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Speed Review: The Happiness Advantage

Speed Review: The Happiness Advantage

Speed Review: The Happiness Advantage

The Seven Principles of Positive Psychology That Fuel Success and Performance at Work

by Shawn Achor

Conventional wisdom holds that if we work hard we will be more successful, and if we are more successful, then we'll be happy. But recent discoveries in the field of positive psychology have shown that this formula is actually backward: Happiness fuels success, not the other way around. In The Happiness Advantage, Shawn Achor fixes this broken formula explaining how we can reprogram our brains to become more positive in order to gain a competitive edge at work.


Put on a Happy Face and Succeed

Traditionally, most people are taught that if they work hard, they will be successful; once they are successful, they will be happy. In The Happiness Advantage, human potential consultant and former Harvard professor Shawn Achor argues that the conventional wisdom is backwards. In fact, people who start off happy are more likely to succeed; people who start off unhappy are more likely to fail.

This conclusion comes from Achor’s own studies at Harvard as well as from supporting research from around the world — more than 200 scientific studies on nearly 275,000 people, to be precise. Achor is a proponent of positive psychology, which, unlike traditional psychology, draws lessons from successful people rather than the failures. Thus, his research included an empirical survey of 1,600 high achieving undergraduates at Harvard.

In The Happiness Advantage, Achor presents seven principles of happiness and success based on the research and his experience consulting companies around the world.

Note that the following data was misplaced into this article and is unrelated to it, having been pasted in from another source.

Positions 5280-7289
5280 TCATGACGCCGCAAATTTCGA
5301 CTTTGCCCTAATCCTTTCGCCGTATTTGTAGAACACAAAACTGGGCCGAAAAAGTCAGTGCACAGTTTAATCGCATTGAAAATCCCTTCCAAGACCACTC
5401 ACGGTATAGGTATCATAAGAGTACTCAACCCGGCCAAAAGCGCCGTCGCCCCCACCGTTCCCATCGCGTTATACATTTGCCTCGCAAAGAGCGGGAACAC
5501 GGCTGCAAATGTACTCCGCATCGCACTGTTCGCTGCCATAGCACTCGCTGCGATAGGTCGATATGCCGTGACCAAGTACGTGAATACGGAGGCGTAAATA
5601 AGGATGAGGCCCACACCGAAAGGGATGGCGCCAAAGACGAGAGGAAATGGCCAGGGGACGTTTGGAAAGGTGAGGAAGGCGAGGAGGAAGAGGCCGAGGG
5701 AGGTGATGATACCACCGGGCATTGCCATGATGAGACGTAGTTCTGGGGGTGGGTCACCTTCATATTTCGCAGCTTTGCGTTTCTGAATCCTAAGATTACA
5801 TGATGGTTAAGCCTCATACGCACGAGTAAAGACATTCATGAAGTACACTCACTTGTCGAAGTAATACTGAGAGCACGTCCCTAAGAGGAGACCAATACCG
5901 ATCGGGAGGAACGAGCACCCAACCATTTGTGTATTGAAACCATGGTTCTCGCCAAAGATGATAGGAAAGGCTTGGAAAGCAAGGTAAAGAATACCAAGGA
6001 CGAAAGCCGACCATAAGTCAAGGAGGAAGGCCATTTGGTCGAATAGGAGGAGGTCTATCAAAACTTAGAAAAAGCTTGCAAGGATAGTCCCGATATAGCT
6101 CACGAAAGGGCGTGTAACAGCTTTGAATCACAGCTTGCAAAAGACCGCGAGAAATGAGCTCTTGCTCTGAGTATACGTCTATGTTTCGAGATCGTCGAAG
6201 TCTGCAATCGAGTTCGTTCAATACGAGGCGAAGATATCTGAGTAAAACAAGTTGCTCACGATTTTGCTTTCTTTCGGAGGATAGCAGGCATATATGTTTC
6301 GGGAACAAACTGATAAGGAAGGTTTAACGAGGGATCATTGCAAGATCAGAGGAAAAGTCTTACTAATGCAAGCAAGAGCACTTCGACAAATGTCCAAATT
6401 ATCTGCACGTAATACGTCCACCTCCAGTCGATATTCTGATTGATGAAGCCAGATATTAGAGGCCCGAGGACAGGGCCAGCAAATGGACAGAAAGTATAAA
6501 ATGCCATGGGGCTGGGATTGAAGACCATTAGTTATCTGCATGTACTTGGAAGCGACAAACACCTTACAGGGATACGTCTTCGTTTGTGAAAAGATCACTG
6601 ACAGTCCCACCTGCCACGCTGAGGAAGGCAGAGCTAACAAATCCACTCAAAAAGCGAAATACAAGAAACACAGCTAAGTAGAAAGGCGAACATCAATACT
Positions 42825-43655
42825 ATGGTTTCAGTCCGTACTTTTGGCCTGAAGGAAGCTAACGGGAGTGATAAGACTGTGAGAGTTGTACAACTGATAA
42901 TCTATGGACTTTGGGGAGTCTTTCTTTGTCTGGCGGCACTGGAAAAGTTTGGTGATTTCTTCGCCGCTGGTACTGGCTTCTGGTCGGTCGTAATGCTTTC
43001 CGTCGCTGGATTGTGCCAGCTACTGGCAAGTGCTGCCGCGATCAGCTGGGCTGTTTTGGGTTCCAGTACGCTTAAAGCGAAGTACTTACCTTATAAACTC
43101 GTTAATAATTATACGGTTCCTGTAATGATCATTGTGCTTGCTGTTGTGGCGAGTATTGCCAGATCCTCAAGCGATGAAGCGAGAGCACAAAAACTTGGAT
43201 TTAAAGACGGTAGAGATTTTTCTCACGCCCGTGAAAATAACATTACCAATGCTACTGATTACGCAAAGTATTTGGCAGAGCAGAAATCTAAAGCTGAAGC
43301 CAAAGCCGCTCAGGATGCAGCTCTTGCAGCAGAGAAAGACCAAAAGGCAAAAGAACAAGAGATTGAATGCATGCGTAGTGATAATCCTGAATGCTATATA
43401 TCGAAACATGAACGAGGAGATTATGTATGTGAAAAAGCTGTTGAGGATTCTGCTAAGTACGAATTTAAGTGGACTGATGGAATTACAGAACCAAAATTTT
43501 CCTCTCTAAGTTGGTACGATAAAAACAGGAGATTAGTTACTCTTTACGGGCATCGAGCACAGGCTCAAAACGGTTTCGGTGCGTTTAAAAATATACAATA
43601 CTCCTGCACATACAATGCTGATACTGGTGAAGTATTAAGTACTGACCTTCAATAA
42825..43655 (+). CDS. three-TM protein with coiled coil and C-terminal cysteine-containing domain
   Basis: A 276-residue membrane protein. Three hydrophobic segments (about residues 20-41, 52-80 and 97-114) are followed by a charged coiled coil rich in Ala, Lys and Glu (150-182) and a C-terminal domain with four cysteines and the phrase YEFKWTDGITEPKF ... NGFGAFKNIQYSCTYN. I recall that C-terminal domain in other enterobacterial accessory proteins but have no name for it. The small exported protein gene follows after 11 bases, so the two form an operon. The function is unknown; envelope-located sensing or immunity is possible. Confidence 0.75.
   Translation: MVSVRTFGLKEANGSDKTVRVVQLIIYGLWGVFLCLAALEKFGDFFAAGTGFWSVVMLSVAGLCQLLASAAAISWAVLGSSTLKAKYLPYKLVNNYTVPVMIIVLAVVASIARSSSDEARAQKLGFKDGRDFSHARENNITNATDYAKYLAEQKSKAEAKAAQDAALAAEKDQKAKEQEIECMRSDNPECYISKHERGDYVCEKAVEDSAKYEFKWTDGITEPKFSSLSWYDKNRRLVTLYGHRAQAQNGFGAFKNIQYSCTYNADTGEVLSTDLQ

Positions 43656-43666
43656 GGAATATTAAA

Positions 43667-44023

It’s All in the Mind

The first principle is also the title of the book: The Happiness Advantage. This principle says that people who are happy have a psychological advantage over people who are unhappy. One way to test this is through studies over time.

For example, college freshmen who were empirically shown to be happy had a higher income 19 years later than their unhappy classmates. Other experiments showed that happiness led to more creativity and greater vision.

The second principle, The Fulcrum and the Lever talks about the power of the mindset. The name of the principle comes from the ancient Greek mathematician Archimedes who said, "Give me a lever long enough and a fulcrum on which to place it, and I shall move the world."

In Achor’s principle, the fulcrum is the mindset of the person; the length of the lever corresponds to the potential power and possibility that person believes he or she has. If someone moves the fulcrum in the right direction by adopting a more positive mindset, the lever of possibility lengthens, which leads, as empirical studies have shown conclusively, to an eventual positive outcome.

The remaining five principles include:

  • The Tetris Effect: How to retrain your brain to spot patterns of possibility rather than patterns of failure.
  • Falling Up: How to find the mental path out of failure.
  • The Zorro Circle: In the face of overwhelming odds, how to fight off emotions and regain control by beginning with small manageable goals.
  • The 20-Second Rule: How to fight off the weakening willpower to be positive.
  • Social Investment: How to invest in friends, peers and family members to move forward in challenging times.

There are scores, perhaps hundreds, of happiness, success and human potential books published every year. The Happiness Advantage, however, stands out from the crowd because it is built on solid and exhaustive science.

Readers will be constantly surprised at what they find within these pages — how, for example, most of the people who were told that their arms were being rubbed with poison ivy actually developed poison ivy, even though the plant was completely harmless. Read this book. Then take a deep breath and be happy.

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